Do Grandparents Have a Right to Contact With Their Grandchildren?
It can be incredibly difficult for grandparents when couples divorce. They may not see their grandchildren as often as they did before, or they may be prevented from seeing them at all.
Our solicitors are often approached by grandparents seeking advice on what they can do to spend more of their precious time with their grandchildren. Unfortunately, grandparents do not have an automatic right to contact with grandchildren, however there are certain steps we can take to help. Family courts recognise the important role that grandparents play in a child’s life and it is incredibly rare that a court would refuse a grandparent access without clear evidence of violence or abuse.
During separation or divorce, or even where a relationship has broken down between generations, emotions can get in the way of reaching a practical solution. We would always recommend attempting to come to some kind of agreement outside of the courtroom where possible, as this gives you the best chance of preserving a positive relationship with the other parties involved.
If you are unable to agree to contact arrangements with the parents of your grandchild, you may benefit from the assistance of a mediator. Mediation provides the opportunity for all parties to put their point forward with a view to reaching a mutually agreeable solution.
Before you can proceed with court action, you must attempt to resolve the situation with the assistance of an experienced mediator. The mediator will guide you through the process and provide practical support to help structure discussions.
If you are not successful in reaching an agreement through mediation, or where contact has broken down completely, you will need to make an application to the court. As discussed earlier, there is no right in law for grandparents to have contact with their grandchildren, you will need the court to make a Contact Order to secure access.
Only those with parental responsibility for a child can apply directly, this includes parents, step-parents or guardians. When a grandparent wishes to apply to the court for a Contact Order, they must first apply for permission to make an application. When making the decision whether to grant leave to make an application for a Contact Order, the courts will take into consideration:
- Your connection with the child
- The nature of your application for contact with the child
- Whether granting the application could be harmful to the child in any way
If after considering your application the court grants you leave, you can apply through the court for a Contact Order. A Contact Order will allow you to gain access to your grandchildren and provide you with a legal basis for contact.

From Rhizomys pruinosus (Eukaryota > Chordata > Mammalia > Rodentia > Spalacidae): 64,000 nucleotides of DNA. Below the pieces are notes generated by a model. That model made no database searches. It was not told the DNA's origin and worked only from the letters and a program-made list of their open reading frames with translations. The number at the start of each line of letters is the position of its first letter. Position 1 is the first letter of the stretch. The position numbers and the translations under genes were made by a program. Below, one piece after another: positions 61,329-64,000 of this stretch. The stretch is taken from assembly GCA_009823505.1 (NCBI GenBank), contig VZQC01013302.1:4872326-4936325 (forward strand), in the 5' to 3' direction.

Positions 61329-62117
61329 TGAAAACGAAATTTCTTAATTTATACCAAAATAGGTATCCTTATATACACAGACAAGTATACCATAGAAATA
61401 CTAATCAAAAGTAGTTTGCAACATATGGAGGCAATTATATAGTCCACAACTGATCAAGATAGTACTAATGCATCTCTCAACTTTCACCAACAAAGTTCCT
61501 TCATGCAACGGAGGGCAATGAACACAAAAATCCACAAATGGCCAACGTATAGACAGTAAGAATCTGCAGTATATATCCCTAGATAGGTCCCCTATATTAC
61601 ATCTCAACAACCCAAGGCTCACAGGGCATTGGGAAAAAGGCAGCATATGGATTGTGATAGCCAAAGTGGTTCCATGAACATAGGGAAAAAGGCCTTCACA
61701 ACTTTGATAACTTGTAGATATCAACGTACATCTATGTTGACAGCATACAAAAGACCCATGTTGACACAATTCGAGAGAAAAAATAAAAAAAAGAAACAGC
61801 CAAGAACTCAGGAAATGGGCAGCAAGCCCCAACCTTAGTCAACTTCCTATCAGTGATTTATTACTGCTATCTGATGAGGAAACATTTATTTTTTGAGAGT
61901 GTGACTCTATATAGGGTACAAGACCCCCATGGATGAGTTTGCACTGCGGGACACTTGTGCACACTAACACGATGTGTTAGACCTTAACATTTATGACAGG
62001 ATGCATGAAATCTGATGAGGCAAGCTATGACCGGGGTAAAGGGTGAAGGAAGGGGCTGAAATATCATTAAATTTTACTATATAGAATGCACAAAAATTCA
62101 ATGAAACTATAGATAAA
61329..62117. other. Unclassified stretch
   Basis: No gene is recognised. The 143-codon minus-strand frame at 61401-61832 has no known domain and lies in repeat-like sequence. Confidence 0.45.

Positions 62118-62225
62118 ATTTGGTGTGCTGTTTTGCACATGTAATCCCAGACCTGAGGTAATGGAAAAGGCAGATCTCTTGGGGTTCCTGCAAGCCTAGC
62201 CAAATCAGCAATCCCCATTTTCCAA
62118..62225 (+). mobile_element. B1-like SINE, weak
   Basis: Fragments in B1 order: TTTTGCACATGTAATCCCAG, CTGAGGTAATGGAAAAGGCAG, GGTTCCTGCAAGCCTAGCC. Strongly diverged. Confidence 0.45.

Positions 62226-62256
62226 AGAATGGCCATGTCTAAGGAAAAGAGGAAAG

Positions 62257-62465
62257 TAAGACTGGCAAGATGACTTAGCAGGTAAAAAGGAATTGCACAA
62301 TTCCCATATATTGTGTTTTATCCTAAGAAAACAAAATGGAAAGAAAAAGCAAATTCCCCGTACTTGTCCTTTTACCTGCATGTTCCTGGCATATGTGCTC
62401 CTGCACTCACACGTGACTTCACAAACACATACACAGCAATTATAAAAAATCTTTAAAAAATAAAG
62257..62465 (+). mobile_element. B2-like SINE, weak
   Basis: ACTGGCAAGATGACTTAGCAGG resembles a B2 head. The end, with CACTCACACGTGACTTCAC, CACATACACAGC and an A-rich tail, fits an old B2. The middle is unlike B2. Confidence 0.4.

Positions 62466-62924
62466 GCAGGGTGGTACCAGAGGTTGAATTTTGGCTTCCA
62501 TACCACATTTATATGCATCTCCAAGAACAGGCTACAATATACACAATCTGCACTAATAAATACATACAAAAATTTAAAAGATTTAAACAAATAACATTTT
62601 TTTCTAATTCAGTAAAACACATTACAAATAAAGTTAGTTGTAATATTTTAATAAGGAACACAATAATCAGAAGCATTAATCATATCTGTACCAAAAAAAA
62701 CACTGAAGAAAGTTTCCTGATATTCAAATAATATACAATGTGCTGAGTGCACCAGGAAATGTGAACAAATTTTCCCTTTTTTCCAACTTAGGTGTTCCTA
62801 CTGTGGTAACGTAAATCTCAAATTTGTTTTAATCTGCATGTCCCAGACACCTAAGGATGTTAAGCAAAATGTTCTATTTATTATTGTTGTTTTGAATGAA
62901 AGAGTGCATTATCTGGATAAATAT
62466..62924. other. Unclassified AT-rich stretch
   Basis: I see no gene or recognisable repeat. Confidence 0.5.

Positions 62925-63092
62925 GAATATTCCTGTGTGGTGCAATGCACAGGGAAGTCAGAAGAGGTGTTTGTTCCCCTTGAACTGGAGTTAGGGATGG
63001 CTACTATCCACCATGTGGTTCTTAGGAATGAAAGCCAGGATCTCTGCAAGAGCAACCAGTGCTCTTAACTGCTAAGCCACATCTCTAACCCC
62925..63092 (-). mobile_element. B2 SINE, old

In some cases, one or both parents of the child may raise objections about contact, in which case you may have to attend a full hearing. At a Contact Order hearing, both parties will put forward evidence in relation to whether or not the Contact Order should be granted. At this stage, it is essential to have the advice of an experienced legal team. You will need to convince the court that you have a meaningful, ongoing connection with your grandchild that provides a benefit to their lives.
The court will always consider all the child’s circumstances and must only make an order where they consider it better for the child than making no order at all.
We are a team of specialist international family lawyers, and we regularly deal with cases that involve temporary or permanent removal of a child from the UK. This could be in cases where a parent wants to take their child back to their home country but the other parent might not be in agreement and so a court application might become necessary. These circumstances become more complicated for grandparents, because it may be challenging for them to visit a child in another country or to utilise technology to maintain contact. These cases are often sensitive and difficult but we can discuss all options available to you to give you the best possible chance to maintain contact with your grandchild.
Our experienced children and contact dispute lawyers are ready to help you make legal arrangements for your grandchildren. We regularly deal with complex cases with an international element. Speak to a member of our specialist family law team today by calling 0330 107 0107.
This article is for general information only and does not constitute legal or professional advice. Please note that the law may have changed since this article was published.
Published by: Iwona Durlak
IMD Solicitors LLP